B cell depletion lasts for 6–9 months. In most studies ANCA titres decrease or become negative following treatment (Keogh et al, 2005, 2006; Smith et al, 2006; Roccatello et al, 2008; Lovric et al, 2009). Patients with higher levels were less likely to become ANCA negative. Interestingly, in the study by Aries et al (2006) ANCA titres decreased in only one patient. As in RA, autoantibodies were more sensitive to treatment with rituximab than natural antibodies or antibodies to extrinsic antigens (Ferraro et al, 2008). Retreatment in patients who relapsed was effective (Keogh et al, 2005, 2006; Smith et al, 2006). A close association between B cell return, changes in ANCA titre and clinical relapse was observed in some but not in all studies and in two studies a rise in ANCA titres was treated with pre-emptive rituximab to maintain stable remission (Keogh et al, 2005, 2006).
Two deaths have been reported: one due to pneumonia and one in a patient with reactivation of hepatitis B infection who developed renal insufficiency and refused dialysis (Lovric et al, 2009). Both patients were on additional immunosuppression and whether this increases the risk of infection is unclear (Smith et al, 2006). HACAs were detectable in 18% of patients in one study and in none in another study (Keogh et al, 2006; Smith et al, 2006). HACAs were associated with incomplete depletion on retreatment with rituximab in one patient (Smith et al, 2006).
Types II and III (mixed) cryoglobulinaemia are systemic vasculitic disorders due to immune complex formation and in the case of type II most commonly associated with hepatitis C infection. Rituximab has been used in the treatment of types II, III and essential cryoglobulinaemia in individual cases, small series and open-label studies mostly for refractory disease (Sansonno et al, 2003; Zaja et al, 2003; Roccatello et al, 2004; Koukoulaki et al, 2005; Quartuccio et al, 2006, 2008; Braun et al, 2008; Saadoun et al, 2008). Major improvement in skin, joint, systemic, renal and neurological manifestations has been reported (Sansonno et al, 2003; Zaja et al, 2003; Roccatello et al, 2004; Quartuccio et al, 2006; Saadoun et al, 2008). This occurs in association with B cell depletion, a significant reduction in rheumatoid factor titre, decreased cryoglobulin levels and an increase in C4 (Sansonno et al, 2003; Zaja et al, 2003; Roccatello et al, 2004). Interestingly, in one study, cryoglobulin levels decreased following treatment but on further follow up showed fluctuations not related to repeated courses of therapy (Quartuccio et al, 2006). Disappearance of bone marrow B cell clonal expansion, a reduction in circulating clonal B cells and expansion of the T-regulatory cell pool has been documented following treatment (Quartuccio et al, 2008; Saadoun et al, 2008). Persistence of B cell clones was documented in patients who did not respond to therapy, suggesting that these clones were less susceptible to rituximab (Sansonno et al, 2003). Patients retreated upon relapse respond again to treatment (Quartuccio et al, 2006).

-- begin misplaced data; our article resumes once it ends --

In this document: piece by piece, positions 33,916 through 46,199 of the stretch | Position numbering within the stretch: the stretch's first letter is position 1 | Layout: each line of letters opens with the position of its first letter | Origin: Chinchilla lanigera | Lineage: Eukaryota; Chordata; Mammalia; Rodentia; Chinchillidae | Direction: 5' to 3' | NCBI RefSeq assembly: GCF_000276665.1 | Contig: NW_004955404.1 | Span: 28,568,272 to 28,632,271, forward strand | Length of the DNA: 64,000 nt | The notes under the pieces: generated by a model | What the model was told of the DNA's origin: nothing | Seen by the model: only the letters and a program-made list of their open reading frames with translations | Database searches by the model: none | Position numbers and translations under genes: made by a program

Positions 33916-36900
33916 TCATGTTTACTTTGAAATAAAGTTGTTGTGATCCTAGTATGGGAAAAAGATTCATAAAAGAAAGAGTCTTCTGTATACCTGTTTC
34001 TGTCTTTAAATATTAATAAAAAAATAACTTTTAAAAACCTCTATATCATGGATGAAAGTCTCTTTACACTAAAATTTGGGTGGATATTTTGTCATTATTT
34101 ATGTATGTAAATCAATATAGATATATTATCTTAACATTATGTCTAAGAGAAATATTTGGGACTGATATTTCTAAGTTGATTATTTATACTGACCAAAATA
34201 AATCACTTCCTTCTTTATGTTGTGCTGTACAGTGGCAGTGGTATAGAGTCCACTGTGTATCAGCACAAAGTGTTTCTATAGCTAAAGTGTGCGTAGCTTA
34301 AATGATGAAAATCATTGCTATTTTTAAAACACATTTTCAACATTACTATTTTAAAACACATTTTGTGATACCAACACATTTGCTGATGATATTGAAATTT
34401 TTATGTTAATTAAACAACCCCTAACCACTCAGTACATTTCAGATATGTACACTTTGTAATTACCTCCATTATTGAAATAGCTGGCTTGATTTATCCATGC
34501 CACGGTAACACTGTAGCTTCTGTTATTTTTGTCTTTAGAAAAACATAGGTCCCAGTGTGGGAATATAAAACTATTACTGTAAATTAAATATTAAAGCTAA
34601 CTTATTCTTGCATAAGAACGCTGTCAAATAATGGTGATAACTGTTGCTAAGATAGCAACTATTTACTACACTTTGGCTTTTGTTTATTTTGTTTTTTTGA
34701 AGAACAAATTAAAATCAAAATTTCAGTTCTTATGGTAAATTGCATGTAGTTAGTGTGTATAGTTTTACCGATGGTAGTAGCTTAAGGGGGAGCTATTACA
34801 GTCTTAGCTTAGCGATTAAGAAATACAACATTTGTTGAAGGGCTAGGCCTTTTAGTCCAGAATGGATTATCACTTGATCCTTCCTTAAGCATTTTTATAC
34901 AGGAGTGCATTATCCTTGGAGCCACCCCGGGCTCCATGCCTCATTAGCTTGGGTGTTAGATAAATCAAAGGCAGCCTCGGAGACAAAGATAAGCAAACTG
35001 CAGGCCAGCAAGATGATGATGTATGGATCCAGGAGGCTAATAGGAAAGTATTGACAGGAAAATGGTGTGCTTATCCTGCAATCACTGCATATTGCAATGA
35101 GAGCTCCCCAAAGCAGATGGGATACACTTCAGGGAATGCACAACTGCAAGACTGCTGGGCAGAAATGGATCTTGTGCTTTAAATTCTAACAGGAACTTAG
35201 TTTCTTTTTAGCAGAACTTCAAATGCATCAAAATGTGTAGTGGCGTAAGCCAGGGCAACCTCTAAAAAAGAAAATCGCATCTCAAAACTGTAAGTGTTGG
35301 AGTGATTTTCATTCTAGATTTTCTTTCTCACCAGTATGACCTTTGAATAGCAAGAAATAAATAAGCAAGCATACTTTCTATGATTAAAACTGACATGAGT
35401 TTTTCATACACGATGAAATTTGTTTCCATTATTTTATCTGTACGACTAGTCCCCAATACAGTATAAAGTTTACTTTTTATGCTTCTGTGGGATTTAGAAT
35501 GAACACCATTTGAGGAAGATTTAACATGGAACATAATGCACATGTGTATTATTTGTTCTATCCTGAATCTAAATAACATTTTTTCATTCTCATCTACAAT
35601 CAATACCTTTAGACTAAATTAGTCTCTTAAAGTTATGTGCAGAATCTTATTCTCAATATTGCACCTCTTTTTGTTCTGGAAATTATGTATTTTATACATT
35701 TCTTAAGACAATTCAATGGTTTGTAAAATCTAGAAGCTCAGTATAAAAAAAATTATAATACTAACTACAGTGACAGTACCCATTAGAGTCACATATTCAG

Most protocols used four weekly infusions of 375 mg/m2. Some gave additional doses 1 and 2 months later or maintenance therapy to prevent relapse (Roccatello et al, 2004; Quartuccio et al, 2006). A small pilot trial in six patients using a lower dose (250 mg/m2) has reported good responses in 80% of patients (Visentini et al, 2007).
A small number of cases of dose-related bradycardia have been reported. There was one case of retinal artery thrombosis following the second dose of rituximab (Zaja et al, 2003) and the authors suggest that treatment with rituximab of patients with abnormal serum proteins should be carefully monitored. In the study by Roccatello et al (2004), low dose aspirin or analogues were used to prevent thrombosis. Some studies have described increased hepatitis C virus (HCV) viraemia and reduced anti-HCV antibodies (with no detectable changes in the liver function or imaging) following treatment with rituximab, raising the question whether rituximab should be given with antiviral agents (Sansonno et al, 2003; Lake-Bakaar et al, 2007). This was not seen in other studies (Roccatello et al, 2004). An open-label trial of rituximab with antiviral therapy has been published with good results (Saadoun et al, 2008).